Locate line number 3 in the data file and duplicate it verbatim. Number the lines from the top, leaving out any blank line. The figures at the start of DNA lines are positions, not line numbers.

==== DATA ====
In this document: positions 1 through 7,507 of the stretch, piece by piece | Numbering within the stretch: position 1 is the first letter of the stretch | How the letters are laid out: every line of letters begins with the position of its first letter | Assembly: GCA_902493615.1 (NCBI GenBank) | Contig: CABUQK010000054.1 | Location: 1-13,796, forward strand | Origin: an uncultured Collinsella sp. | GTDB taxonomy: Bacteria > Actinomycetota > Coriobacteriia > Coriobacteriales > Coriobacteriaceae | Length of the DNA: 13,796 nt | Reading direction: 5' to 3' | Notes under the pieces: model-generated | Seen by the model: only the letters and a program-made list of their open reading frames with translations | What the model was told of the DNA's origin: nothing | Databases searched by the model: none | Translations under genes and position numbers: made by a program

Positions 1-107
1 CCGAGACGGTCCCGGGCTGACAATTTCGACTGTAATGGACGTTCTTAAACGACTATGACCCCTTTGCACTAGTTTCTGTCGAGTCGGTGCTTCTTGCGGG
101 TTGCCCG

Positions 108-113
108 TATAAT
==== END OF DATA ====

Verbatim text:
1 CCGAGACGGTCCCGGGCTGACAATTTCGACTGTAATGGACGTTCTTAAACGACTATGACCCCTTTGCACTAGTTTCTGTCGAGTCGGTGCTTCTTGCGGG